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Mother Pelican
A Journal of Solidarity and Sustainability

Vol. 8, No. 4, April 2012
Luis T. Gutiérrez, Editor
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Fostering Gender Equality in Society


SUMMARY & OUTLINE

This supplement is a digest of recent events and significant contributions to fostering gender equality - and human development - in various secular cultures and institutions. It is acknowledged that the distinction between the secular and religious dimensions is an artificial one, often blurred in real life situations. In those cases, if the material is predominantly secular it is included here; else it is included in Supplement 6. The selected items are the editor's choice. Suggestions by readers are welcomed. Reporting on good role models is a high priority. The following sections are included this month:

1. Men, Women, and Cross-Gender Solidarity
2. Men and Women in Marriage and the Family
3. The Patriarchal Culture of Command and Control
4. Gender Equality for Solidarity and Sustainability
5. Gender Equality for Adaptation to Climate Change
6. Women in Roles of Leadership and Governance
7. Men and the Changing Face of Masculinity
8. Men, Women, and the Human Habitat
9. Men and Women in Sustainable Human Development

The promotion of gender equality in society is a slow and painful process, and it is barely beginning to unfold worldwide. But it is a dynamic process, one in which progress begets progress. It is important to stay tuned to relevant news coming from all world regions and all world cultures. The Google News box displayed to the right may be helpful. Readers can enhance their web sites with their own version of this box - which is continuously refreshed as significant events are reported - by going to Google News, clicking on "Add a section," and follow simple instructions under "Create a custom section." This is a free service, but you must register in order to use the customization tool.

If you know about recent developments that should be mentioned in this page, please write to the Editor.

U.N. Aims at Major Global Conference on Women in 2015"
Thalif Deen, IPS News, 8 March 2012

"How do we build a more equitable world?
If you want a formula from me,
I would say first: ensure there is gender equality"

Archbishop Desmond Tutu, The Elders, 25 January 2012

1. Men, Women, and Cross-Gender Solidarity


Source: AFWW and YouTube
No More War: The Human Potential for Peace

Futurist, behaviorist, and evolutionary biologist Dr. Judith Hand presents a compelling argument in her film “No More War” that if we chose to do it, we can achieve what no people before us could: a future without war. She introduces cutting edge hypotheses on the origins of cooperation, altruism and morality, indicating how they relate to the human potential for peace. The origins of war are explored, including a consideration of why men and women, in general, differ when it comes to using physical aggression to resolve conflicts. A proposal is offered that the time is right for us to mount a global, social transformation movement to abolish war and reasons are given for why we can, at this time, embrace the goal of ending war with confidence. Why participation of women as full partners with men in decision-making positions is a necessary condition, not an option, is stressed. Two complementary elements of a nonviolence campaign to end war are introduced: Constructive Program and Obstructive Program. Suggestions are offered for ways viewers can be involved in this great cause. Learn more.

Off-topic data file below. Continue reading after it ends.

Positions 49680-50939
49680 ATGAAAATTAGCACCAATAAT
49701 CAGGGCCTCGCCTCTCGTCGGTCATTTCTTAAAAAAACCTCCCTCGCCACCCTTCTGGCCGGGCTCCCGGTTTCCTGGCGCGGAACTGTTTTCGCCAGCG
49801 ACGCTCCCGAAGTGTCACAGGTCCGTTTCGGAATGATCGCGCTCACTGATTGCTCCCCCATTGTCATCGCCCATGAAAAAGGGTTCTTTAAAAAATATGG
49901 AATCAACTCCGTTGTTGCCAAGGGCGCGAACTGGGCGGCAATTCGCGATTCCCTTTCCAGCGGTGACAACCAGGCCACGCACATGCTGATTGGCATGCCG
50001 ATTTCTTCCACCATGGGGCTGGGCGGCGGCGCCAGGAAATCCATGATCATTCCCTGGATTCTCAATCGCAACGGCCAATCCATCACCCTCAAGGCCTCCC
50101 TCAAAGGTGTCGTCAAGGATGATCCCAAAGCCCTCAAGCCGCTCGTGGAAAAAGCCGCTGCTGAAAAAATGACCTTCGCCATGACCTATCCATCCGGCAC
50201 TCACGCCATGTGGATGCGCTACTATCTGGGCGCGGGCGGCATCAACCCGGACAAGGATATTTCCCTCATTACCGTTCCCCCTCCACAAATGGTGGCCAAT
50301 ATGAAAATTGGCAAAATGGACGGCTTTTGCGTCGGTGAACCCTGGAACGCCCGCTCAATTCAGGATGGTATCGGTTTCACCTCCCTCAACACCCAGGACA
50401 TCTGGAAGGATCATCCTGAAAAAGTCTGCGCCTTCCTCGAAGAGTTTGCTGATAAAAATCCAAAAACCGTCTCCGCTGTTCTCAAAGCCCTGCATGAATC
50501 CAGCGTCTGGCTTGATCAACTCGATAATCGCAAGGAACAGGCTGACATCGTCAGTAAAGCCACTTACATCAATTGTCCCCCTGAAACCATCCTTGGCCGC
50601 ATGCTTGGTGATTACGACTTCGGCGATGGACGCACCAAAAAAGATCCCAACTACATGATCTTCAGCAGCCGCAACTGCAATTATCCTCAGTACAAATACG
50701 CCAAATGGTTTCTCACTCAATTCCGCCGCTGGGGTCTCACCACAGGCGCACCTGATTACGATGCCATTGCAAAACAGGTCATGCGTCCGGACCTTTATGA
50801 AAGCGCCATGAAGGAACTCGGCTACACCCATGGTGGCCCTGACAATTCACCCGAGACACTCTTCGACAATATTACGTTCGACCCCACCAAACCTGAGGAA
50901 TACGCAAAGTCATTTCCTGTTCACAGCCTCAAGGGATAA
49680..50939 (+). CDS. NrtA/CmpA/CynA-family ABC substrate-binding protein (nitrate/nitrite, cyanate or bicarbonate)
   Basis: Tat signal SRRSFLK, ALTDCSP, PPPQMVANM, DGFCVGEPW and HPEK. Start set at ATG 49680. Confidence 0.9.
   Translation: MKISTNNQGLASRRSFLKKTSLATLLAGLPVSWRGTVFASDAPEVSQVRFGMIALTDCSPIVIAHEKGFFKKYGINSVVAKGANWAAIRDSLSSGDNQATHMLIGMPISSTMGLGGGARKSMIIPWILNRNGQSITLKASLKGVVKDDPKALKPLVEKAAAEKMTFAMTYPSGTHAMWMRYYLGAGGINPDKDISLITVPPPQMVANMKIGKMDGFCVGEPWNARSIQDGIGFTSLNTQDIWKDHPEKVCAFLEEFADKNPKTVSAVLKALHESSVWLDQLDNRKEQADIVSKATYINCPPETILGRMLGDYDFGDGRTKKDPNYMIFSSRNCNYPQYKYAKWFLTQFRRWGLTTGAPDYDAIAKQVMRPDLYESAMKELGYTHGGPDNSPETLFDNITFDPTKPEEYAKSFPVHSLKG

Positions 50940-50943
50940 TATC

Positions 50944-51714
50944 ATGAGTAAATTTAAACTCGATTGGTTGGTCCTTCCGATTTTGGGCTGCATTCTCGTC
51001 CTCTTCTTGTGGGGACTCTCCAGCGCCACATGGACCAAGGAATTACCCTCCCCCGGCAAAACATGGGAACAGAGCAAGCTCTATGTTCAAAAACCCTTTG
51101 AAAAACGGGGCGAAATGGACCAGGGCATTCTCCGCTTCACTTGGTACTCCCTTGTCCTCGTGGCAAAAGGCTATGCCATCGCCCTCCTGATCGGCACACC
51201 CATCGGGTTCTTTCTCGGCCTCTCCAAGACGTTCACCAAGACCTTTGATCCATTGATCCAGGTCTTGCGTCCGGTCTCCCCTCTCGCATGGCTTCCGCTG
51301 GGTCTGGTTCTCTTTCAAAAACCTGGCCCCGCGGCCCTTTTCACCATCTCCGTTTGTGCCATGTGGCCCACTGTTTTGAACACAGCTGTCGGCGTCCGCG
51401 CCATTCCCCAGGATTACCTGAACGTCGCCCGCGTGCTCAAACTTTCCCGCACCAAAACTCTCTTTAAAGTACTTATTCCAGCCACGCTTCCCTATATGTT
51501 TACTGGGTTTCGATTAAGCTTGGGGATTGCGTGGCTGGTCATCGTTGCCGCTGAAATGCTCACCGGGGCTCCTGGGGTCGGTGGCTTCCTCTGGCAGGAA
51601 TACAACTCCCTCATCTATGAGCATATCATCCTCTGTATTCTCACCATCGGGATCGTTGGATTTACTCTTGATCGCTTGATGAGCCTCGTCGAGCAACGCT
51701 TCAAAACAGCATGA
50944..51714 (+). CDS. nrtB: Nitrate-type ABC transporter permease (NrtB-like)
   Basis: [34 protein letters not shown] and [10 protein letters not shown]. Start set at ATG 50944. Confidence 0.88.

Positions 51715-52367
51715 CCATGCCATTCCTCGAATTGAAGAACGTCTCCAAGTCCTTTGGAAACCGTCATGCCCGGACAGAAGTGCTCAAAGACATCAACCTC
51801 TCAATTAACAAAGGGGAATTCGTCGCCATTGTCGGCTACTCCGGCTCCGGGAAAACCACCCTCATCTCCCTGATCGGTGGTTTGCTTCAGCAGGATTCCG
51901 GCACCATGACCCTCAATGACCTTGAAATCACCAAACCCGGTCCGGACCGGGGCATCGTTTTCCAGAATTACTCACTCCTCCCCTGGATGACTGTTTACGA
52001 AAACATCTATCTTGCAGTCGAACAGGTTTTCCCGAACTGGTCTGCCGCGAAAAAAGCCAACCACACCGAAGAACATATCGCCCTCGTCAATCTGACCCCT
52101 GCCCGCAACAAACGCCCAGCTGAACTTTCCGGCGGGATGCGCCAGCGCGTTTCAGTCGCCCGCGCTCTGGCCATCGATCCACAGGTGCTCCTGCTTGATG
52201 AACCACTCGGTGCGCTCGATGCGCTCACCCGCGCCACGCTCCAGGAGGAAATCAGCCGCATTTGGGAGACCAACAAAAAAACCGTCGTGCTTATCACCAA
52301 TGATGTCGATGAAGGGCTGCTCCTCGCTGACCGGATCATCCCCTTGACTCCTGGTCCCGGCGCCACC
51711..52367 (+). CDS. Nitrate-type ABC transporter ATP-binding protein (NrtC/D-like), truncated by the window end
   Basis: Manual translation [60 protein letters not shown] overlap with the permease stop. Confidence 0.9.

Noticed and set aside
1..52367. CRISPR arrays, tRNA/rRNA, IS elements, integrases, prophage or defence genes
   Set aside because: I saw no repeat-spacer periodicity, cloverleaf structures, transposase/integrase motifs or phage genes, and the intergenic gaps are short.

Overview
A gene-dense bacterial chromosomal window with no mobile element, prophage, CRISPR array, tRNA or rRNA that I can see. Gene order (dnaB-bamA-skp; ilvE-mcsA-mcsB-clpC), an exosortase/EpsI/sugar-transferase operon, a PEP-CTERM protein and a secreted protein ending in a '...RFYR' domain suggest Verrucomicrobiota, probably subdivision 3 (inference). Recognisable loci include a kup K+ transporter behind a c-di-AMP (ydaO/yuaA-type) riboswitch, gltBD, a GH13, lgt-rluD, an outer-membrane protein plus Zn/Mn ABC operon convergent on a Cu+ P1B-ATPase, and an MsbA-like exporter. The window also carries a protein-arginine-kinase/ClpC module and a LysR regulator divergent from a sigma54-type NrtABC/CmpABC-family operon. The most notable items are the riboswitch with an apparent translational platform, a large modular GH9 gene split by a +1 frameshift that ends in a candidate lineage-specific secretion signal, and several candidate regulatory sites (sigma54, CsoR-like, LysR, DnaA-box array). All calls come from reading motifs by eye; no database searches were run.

A Future Without War is Judith Hand's website, where most of her writings can be readily accessed. The following are some links to material that should be of interest to readers of this journal:

Violence (war in particular) is the greatest obstacle to sustainable human development. Judith Hand is making a significant contribution to peace by pointing the way to a culture of global solidarity and nonviolence. The reader is cordially invited to visit A Future Without War for more information on this important piece of work. For some key excerpts from several authors on the general theme of "men, women, and cross-gender solidarity," click here.


Some additional supporting references:

2. Men and Women in Marriage and the Family